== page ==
The influence of culture and product consumption purpose on advertising effectiveness
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Citation:Gunaratne, K.A. (2000). The influence of culture and product consumption purpose on advertising effectiveness. In A. O'Cass (Ed.). Proceedings of ANZMAC 2000. (pp. 443-47). Gold Coast, Australia: Australian & New Zealand Marketing Academy. Available from http://anzmac.info/conference/2000/
Permanent link to Research Bank record:https://hdl.handle.net/10652/1990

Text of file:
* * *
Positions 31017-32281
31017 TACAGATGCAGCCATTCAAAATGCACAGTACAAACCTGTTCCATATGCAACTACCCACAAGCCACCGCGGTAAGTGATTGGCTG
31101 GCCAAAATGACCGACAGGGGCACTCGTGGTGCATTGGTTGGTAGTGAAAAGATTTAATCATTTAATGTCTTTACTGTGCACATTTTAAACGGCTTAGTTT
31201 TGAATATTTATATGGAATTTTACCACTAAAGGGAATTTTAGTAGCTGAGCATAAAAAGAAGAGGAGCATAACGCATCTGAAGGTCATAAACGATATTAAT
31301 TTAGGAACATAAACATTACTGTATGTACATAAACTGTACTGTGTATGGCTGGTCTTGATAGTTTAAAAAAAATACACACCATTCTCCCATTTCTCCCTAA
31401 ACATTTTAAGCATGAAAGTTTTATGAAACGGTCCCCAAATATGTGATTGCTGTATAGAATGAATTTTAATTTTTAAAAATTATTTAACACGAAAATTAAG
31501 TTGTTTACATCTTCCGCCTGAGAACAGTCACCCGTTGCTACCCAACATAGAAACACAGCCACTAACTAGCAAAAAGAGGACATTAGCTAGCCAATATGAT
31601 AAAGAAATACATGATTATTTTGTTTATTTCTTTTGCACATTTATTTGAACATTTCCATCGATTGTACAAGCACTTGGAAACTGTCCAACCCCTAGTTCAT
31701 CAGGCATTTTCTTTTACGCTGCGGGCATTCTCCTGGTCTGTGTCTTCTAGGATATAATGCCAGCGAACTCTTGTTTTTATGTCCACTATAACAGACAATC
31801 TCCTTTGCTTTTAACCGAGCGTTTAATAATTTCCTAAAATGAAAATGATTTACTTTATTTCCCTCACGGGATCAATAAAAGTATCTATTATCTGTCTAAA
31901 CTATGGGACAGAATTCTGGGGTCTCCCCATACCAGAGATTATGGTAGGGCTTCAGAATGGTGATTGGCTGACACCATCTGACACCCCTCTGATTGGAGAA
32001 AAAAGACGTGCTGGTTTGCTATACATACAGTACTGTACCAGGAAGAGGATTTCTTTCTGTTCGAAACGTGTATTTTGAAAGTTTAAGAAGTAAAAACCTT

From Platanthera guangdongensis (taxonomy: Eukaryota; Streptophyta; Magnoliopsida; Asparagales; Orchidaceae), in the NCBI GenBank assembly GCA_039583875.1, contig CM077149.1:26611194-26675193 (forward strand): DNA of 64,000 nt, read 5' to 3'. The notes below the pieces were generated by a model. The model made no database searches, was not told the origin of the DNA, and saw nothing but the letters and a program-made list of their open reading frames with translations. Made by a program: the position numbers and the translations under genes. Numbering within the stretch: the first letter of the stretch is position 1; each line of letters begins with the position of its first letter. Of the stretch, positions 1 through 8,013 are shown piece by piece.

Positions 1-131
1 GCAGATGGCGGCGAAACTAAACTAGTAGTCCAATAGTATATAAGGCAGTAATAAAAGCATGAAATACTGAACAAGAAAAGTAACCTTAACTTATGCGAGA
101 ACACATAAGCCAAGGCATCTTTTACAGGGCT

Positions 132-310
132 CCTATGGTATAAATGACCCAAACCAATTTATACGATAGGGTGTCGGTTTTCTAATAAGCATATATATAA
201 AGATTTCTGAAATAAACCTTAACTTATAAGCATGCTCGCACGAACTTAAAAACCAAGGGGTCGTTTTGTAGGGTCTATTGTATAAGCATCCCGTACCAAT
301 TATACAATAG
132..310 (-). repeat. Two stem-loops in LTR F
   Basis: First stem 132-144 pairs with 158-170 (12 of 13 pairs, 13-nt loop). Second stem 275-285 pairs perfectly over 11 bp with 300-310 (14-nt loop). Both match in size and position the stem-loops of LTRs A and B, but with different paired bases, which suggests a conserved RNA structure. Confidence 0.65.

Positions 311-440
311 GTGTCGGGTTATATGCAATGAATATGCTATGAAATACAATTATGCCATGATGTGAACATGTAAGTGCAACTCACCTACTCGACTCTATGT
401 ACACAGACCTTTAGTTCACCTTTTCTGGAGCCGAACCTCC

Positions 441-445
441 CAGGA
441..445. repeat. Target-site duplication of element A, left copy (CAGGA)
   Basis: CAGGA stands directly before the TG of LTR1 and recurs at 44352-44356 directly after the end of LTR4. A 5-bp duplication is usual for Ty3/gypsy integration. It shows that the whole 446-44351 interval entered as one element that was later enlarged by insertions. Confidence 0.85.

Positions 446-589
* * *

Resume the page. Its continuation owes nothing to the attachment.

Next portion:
Consumers are accustomed to the value systems, beliefs and perception processes in the particular cultures in which they grow up. Thus a necessary prerequisite to develop successful global advertising campaigns is for marketers to understand the fundamentally different values, norms and characteristics in different cultures. The advertising messages that embed the cultural values and norms will meet with greater success due to higher consumer acceptance. The effectiveness of a particular advertising appeal may therefore vary in markets that are culturally incompatible. A consequence of this is the necessity to determine the types of advertising appeals that will satisfy the consumers in different cultures. The emerging global consumer culture may be an exception in this respect. In addition to the influence of culture, product related factors affect advertising effectiveness and global marketers need to understand their influence on advertising. This study investigated the influence of culture and product related factors on advertising effectiveness and, in particular, the effectiveness of individualistic versus collectivistic advertising appeals on the two cultures (individualistic and collectivistic) and the moderating effects of the consumption purpose (social or personal) of consumer products on culturally congruent advertising. The results of the study and managerial implications are discussed.